The Interior Department has resumed the long slog toward development of a big California irrigation drainage system, because the controversial alternative remains mired down in Congress.
With a Jan. 15 deadline for Capitol Hill action having passed, officials have advised a federal judge they will return to planning drainage for the Westlands Water District. Interior's renewed efforts to solve the decades-old problem will continue until lawmakers finish legislation.
"That bill has not received a floor vote in the House and the Senate has yet to take action on legislation to authorize the Westlands Settlement," the Justice Department noted in a Jan. 19 court filing. "Accordingly, Reclamation will resume work under a control schedule while efforts to secure enactment of authorizing legislation continue."
The "control schedule" sets out a timetable and some anticipated costs for developing the drainage system needed to shed the tainted irrigation water that troubles California's San Joaquin Valley (Greenwire, Jan. 10).
"We're moving forward," Ali Forsythe, program manager for the Bureau of Reclamation, said today, while adding that "we do believe the settlement would be preferable."
The problem defies easy solutions and will take many years and lots of money to fix. The revised schedule submitted Jan. 19 to U.S. District Judge Lawrence O'Neill extends to 2026, with expenditures of up to $3.5 million this year and $12 million next year.
Federal officials have already "had an initial discussion with Westlands regarding a repayment contract" for the drainage work, Federico Barajas, Reclamation's deputy director for the Mid-Pacific Region, advised O'Neill.
"Westlands will need to repay all other costs of constructing, operating and maintaining all drainage facilities that Reclamation determine are allocated [to the district]," Barajas stated in a declaration.
That would add up. According to the Congressional Budget Office, citing Reclamation's estimates, the drainage "facilities will take more than a decade to complete under current law" and "will cost about $2.5 billion."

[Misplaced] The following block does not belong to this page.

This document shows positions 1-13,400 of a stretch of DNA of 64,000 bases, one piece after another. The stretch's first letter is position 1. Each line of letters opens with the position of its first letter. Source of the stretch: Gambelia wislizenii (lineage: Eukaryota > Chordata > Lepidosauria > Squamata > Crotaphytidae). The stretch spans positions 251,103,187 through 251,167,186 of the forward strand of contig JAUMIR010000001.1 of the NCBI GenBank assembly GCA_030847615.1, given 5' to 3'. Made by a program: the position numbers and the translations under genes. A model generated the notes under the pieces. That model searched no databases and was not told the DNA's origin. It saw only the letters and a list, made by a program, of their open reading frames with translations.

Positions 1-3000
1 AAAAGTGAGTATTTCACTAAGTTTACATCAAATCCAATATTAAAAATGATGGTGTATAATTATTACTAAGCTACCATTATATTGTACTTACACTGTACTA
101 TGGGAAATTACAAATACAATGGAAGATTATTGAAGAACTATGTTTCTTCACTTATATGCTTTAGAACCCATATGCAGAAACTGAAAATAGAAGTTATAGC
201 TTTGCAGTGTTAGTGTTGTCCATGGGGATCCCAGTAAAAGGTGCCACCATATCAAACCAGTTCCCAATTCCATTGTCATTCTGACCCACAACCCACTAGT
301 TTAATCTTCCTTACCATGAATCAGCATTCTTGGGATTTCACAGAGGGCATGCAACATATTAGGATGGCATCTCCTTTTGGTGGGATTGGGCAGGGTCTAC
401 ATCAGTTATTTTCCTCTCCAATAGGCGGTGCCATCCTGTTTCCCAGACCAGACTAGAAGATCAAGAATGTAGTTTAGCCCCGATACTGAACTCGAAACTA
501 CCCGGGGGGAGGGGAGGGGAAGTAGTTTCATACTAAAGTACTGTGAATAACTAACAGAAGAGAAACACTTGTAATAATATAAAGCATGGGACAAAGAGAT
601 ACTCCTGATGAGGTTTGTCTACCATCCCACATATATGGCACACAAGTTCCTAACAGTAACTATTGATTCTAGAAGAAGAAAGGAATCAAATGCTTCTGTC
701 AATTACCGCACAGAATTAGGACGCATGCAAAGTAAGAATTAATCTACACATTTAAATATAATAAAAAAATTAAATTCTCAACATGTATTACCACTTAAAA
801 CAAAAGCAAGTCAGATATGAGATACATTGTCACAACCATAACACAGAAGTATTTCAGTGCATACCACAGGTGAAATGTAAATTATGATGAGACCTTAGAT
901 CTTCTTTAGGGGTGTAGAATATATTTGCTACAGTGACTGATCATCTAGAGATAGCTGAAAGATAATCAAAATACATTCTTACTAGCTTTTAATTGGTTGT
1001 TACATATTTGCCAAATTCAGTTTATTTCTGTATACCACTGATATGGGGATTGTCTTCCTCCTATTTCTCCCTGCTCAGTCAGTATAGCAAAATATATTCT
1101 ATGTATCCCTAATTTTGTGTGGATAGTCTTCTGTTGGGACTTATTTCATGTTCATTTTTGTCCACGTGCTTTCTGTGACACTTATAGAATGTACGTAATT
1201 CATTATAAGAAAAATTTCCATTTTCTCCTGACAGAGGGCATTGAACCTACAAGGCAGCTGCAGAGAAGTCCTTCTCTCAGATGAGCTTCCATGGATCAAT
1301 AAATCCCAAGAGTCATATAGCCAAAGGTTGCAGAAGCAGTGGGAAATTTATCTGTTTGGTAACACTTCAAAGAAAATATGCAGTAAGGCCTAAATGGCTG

In what remains of fiscal 2018, the latest schedule anticipates work ranging from re-evaluating "system layout options" to the purchase of "land and rights."
Although Interior officials and San Joaquin Valley lawmakers still hope to pass legislation that changes how the Westlands drainage problem is addressed, they had little choice about resuming, at least for now, the federal steps spelled out Jan. 19.
O'Neill, based in Sacramento, had given Westlands and federal officials until Jan. 15 to complete the irrigation drainage deal through the passage of necessary legislation. He added that there would be no further extensions.
"The parties are warned that this case has been pending for more than a quarter century," O'Neill wrote last year. "The buck is being passed from Congress to Congress, and the court will not continue to enable this pattern of delay."
The underlying lawsuit at the heart of the drainage issue was filed in 1988.
The proposed deal would forgive a roughly $375 million debt owed by Westlands for its share of Central Valley Project construction. The CVP's network of reservoirs, canals and pumping plants enabled the Rhode Island-sized Westlands district to become an agricultural powerhouse.
The deal struck during the Obama administration also would set terms on future water contracts and require Westlands to retire 100,000 of its 600,000 acres. In return, the federal government would be relieved of the obligation to construct expensive irrigation drainage facilities, needed to prevent buildup of tainted groundwater.
The House has not yet voted on legislation to approve the deal, H.R. 1769, which passed the House Natural Resources Committee last April. House Majority Leader Kevin McCarthy (R-Calif.) and Rep. David Valadao (R-Calif.) wanted the language included in the fiscal 2018 National Defense Authorization Act, but California's Democratic senators, Kamala Harris and Dianne Feinstein, opposed the move (Greenwire, Nov. 16, 2016).